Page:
Story ideas can come from anywhere. I read all the time, be it blogs, news sites, magazines or books; I also listen to music, visit galleries, and look at the work of other artists and photographers. That said, many of my best ideas come from my own life.
While still a staff newspaper photographer, with money I had saved and a leave of absence from the job, I set out on a fantastical road trip to travel the United States that bordered Canada, from Maine to Alaska. It was my way of trying to rekindle my love affair with photography; the journey was to be the destination and my hope was to collect images and experiences that I would learn and grow from.
I’m going to talk more about finding inspiration later, but for me, inspiration came from an article in which Canadian writer Margaret Atwood talked about my native Canada becoming more and more like the United States, for better or for worse. This was the spark that ignited my idea. (Since them we’ve seen a political back and forth on both sides of the border).
I wondered: If Canada were to become more like the United States, might we start to actually look more like the US? What would that look like?
I decided to take a photographic road trip to observe life and find the answer, and I would do it just across the border that separates the two countries. My thinking was that through my photography, I could illuminate what life was like along the northern edge of the United States and give Canadians a peek into our own futures. America at the Edge became the working title.
This project was organic for me. As a kid growing up in Montreal, I would often venture across the border on vacation with my family and I remembered how different and captivating life was in this strange new place. I also wanted a project that was not too specific, leaving me free to experiment throughout the huge geographic landscape I was about to cross.
Once I began and started seeing results, I was inspired to work, moving through obstacles, toward a place of competence and excitement I couldn’t have imagined. This was a beautiful feeling that renewed with each subsequent project.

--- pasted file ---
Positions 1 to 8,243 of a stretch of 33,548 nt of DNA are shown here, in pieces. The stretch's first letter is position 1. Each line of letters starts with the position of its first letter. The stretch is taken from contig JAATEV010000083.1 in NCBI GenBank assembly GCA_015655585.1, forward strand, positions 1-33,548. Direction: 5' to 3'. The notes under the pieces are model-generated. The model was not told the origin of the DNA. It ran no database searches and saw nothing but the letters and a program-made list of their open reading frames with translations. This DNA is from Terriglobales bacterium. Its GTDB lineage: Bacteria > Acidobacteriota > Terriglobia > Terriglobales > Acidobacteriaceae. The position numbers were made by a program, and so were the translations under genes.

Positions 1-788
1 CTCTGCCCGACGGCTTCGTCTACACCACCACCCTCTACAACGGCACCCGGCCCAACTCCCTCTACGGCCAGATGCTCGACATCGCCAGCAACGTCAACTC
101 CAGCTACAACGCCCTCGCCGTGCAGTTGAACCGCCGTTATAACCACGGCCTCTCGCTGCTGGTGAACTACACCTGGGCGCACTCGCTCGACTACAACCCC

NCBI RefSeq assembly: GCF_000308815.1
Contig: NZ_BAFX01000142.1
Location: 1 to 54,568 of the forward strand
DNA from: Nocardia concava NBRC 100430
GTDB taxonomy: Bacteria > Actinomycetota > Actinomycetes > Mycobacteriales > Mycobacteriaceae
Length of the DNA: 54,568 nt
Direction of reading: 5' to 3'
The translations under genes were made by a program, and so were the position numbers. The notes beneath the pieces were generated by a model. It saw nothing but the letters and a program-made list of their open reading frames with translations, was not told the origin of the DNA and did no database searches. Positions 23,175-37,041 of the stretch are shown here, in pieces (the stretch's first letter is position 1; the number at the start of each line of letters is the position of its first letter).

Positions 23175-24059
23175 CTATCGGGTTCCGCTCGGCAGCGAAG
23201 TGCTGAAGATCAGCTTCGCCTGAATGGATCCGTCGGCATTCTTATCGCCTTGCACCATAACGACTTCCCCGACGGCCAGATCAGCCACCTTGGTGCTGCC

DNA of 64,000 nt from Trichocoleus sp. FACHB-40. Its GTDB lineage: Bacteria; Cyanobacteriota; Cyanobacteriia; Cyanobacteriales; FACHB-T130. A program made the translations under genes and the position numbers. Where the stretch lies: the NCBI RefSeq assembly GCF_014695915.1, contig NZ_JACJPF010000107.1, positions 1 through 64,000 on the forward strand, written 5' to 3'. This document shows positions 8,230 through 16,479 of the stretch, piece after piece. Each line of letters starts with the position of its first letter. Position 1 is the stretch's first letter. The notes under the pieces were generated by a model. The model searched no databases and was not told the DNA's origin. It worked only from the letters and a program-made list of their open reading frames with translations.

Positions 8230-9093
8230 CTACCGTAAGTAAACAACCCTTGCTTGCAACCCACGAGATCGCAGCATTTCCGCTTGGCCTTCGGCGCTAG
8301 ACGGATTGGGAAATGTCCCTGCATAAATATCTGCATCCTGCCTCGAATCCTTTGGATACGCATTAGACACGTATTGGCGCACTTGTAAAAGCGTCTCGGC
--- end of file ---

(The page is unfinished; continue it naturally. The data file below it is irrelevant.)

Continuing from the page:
I took a variety of cameras to push myself beyond the self-imposed barriers I had erected over the years. I wanted to feel different when I was shooting this; but I also wanted the picture-taking process to be second nature—organic and fast— feeling my way through and reacting on instinct. I mostly shot with wide lenses for the look and feel of intimacy I was hoping to convey.
It was the pre-digital era, and I brought Nikon SLRs, a Leica M6, and a Pentax 645, along with a tape recorder to interview people. I think it’s smart to keep meticulous notes, which come in handy later if you choose to do a book, exhibition, or both.
Collecting relevant artifacts is a good idea too, as is thinking of the inevitable multimedia components of sound and video, which technology has made much easier since this project was undertaken.
You want to leave yourself and your project with as many options as possible, since you can’t predict exactly how it will come to life.
In retrospect, I learned that the tool (camera) I used was not as important as knowing how to use it. Simplifying the gear selection would have made more sense for this project—one camera and a lens or two. But that was a conclusion I needed to work out for myself, but maybe I can save you some time.
The zen photographic state I was looking for only came when I knew the camera completely and unconsciously; when it became an extension of my eye, and I could react instantly and capture the moment. Struggling with new and unfamiliar tools meant missed opportunities.
I’m in the middle of a new transition from my Nikon DSLR and my new Nikon Mirrorless. It feels similar. I know the mirrorless is a great camera but my process and shooting flow is different. Once I work out the kinks and know the limitations of the new system compared to my DSLR, all will be good. Because I’ve already notice some distinct advantages for my street and travel work using a smaller and quieter much more stealthy tool.
Image above from the America at the Edge project.